"Yeah, that's what I'm saying, D. Not like you're gonna find somewhere that's flat that's never ever been ploughed or burned or whatever people like to do to good, solid farmland. It's not natural, my pretty boy." The symbiont's tongue lashed out as if it was tasting the air. "Wouldn't mind another bite, though, could you put me back down? It's delicious."

* * * *

Moonlight draped itself in silvery, shimmering tendrils around the dark figure approaching on the dark horse. This was the kind of scenery that could make an artist rip his own eyeballs out in order never to again see anything that might dilute that perfect vision from his inner eye. The vampire lord sitting atop his own chestnut horse under an ancient oak tree admired the view before coaxing the mare into a trot towards the other rider.

He let the horse fall into an easy gait alongside. "I assume you took the time to study the village?"

The hunter gave an almost imperceptible nod.

The Noble chuckled. "All right, then. Let's dispense with the pleasantries and cut to the chase, shall we? My name is Aldan Thorne and I am the viscount of that pleasant valley you left behind this morning. You may address me as Aldan, I am not really a stickler for formalities and besides, we're family of a sorts."

The hunter's head turned just a bit, enough that the Noble had no doubt that he was being glowered at. He chuckled again, a soft, musical sound. "Don't give me that look, hunter. What do I call you? Just D? There are quite a few stories about you, some of which offer some interesting theories about your parentage, but I'd rather not leap to conclusions."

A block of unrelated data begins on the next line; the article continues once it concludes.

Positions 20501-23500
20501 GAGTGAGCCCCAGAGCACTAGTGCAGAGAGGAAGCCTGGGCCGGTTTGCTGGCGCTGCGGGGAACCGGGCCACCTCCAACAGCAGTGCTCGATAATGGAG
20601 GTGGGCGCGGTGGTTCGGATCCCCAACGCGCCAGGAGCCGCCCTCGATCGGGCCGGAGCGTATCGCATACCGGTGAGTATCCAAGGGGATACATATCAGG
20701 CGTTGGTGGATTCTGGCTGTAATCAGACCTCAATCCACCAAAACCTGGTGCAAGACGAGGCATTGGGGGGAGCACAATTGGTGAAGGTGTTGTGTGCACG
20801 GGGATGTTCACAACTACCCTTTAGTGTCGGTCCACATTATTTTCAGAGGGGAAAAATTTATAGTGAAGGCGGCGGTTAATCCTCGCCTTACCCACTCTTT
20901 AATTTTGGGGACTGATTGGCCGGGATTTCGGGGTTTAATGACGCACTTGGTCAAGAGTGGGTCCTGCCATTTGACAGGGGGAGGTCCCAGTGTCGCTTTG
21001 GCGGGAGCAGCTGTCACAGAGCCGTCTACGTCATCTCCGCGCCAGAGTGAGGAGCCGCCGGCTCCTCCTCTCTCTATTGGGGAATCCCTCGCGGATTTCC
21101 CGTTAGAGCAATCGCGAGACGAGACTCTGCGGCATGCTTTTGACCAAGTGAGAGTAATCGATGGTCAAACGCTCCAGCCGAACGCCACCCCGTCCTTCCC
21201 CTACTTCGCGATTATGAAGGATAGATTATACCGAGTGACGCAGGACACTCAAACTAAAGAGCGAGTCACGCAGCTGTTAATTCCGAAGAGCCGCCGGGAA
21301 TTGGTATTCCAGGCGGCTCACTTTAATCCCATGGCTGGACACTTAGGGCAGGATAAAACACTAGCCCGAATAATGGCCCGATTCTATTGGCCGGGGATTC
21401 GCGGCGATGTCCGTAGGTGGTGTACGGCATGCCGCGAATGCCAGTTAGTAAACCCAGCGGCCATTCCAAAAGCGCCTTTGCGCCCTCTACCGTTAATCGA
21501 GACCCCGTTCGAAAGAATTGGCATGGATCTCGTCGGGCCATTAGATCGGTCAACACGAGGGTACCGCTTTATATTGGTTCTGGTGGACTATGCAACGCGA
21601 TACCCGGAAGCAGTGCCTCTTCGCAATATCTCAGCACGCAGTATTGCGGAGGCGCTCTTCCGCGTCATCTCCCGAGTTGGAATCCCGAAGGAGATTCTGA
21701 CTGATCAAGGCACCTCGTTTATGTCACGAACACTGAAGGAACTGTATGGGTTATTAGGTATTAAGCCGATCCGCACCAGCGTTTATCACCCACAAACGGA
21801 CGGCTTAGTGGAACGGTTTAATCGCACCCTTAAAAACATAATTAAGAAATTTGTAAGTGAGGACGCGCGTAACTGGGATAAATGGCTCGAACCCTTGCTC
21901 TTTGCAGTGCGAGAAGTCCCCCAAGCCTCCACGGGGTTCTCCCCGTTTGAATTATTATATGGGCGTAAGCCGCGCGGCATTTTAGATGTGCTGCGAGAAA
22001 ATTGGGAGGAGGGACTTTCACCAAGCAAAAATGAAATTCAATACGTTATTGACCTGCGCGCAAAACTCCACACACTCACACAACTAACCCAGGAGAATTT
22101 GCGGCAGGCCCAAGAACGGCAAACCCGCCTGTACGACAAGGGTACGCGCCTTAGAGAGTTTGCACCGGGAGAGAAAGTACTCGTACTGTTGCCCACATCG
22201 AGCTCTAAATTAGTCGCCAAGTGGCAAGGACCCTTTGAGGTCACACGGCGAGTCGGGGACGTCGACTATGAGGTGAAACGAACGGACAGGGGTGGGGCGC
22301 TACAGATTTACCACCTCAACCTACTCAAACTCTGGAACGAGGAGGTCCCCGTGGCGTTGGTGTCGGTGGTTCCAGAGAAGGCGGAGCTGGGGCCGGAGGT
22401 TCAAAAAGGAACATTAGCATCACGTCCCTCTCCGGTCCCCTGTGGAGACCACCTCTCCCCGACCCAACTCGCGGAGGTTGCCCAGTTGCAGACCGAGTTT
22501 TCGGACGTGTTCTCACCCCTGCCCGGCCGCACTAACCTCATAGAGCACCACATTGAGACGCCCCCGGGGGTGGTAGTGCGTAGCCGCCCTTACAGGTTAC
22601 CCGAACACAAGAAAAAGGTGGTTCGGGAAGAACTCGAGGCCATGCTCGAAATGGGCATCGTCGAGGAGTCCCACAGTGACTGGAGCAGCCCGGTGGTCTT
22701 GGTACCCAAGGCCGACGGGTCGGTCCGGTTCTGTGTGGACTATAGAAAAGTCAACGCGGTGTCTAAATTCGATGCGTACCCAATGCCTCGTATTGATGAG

"D it is," Aldan replied goodnaturedly. "I'm positive you're absolutely bursting with curiosity about me and my agenda, of course. Please don't hesitate to make inquiries or by any other means break that ridiculous silent treatment you've got going. Or if you prefer, do keep quiet and I'll do the talking. I'm quite good at that as it happens to be, you'd be surprised to discover how long I can keep prattling without having anything in particular to prattle about. Would you like to find out?"

"No." And then, after a moment, "What do you want?"

"I want several things. I want rid of an inconvenient neighbour, obviously. But most of all I want you." The vampire flashed the hunter a grin that, while containing sharp fangs, was disarming in nature. "Not in that way, obviously. You're very pretty but my fancies don't swing that way. I want your mind. I want to know how you think. Oh, and I also want to save a girl from an evil, murderous, blood sucking, rapist villain, something that I'm sure is all up your alley. We'll want to turn off the road here, by the way."